Music in the Clinic

(photo: ctto)


    Music has an effect on our thoughts and emotions. Managing one's mood can be done by listening to music. When you're happy, you tend to listen to music with upbeat tunes. When you're sad, you choose music that somehow mimics the sadness that you feel. When you yearn for peace and quiet, there's a corresponding music that satsifies that need.  We've heard or probably read articles that pregnant women should make their unborn babies "listen" to classical music to soothe them or make them appreciate music when they are older. Some even claim that it may make their babies smarter.

    It is a given fact that music has a powerful effect in us. A lot of studies have been made to prove this.  That is why music is always employed in certain environment that invoke anxiety and fear such as in the dental clininc. Sometimes, the mere mention of having a dental appointment already sends shivers down the spine of certain people.  Either they have painful association with their previous dental visitls or unpleasant experiences with their dental treatments in the past that made them delay the succeeding appointments as long as possible.  Whatever reason one may have, it is a fact that the dental office isn't exactly an anxiety-free place.  Where the drill sets off that high-pitched screeching sound, almost automatically, the stress level of some patients start escalating.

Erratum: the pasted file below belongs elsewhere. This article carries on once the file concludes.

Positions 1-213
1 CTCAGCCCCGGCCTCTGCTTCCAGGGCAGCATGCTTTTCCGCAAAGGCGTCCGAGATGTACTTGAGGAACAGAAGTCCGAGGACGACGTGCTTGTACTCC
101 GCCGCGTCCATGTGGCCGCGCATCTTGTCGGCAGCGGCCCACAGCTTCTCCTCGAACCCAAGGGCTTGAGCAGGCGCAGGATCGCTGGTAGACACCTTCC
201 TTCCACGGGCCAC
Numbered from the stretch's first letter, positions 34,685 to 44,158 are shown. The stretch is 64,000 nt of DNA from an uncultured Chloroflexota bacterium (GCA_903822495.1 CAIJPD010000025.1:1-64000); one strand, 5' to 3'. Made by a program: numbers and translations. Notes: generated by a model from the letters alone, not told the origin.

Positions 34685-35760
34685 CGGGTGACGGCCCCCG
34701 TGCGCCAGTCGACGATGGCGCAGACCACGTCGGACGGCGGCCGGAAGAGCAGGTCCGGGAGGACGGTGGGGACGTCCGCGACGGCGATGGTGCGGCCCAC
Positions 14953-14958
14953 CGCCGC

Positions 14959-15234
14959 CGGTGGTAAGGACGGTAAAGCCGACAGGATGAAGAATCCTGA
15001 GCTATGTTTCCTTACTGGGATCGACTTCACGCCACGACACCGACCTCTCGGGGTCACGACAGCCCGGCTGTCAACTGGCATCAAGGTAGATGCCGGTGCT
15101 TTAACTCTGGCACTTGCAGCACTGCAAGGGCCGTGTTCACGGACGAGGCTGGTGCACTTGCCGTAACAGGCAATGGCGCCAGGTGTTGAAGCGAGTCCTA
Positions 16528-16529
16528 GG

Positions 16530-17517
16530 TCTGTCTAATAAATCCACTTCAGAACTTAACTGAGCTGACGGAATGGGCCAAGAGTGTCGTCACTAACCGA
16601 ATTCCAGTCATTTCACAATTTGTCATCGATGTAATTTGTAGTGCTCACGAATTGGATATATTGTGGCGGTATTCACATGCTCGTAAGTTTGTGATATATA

This is where the role of music comes in.  Studies have shown that the classical type of mysic has proven to be the most relaxing style of all.  But not everyone appreciates classical music.  Most, if not all, dental offices provide music in the background to help in managing the anxiety of patients.  This results in better mamnagement of patients during treatment.  It may not completely eliminate the stress the patient has but it may have lowered the stress level a bit. Some patients even have their earphones plugged in during treatments so they can isten to their own type of music.  Making a playlist for patients depending on their age-brackets may be a good idea, too.  Surely, someone in his or her 60's would rather listen to the Beatles more than they would to One Direction songs! On the contrary, patients in the younger age bracket would prefer to listen to Top 40 hits.

       What music do you prefer to hear or listen to during your dental treatment?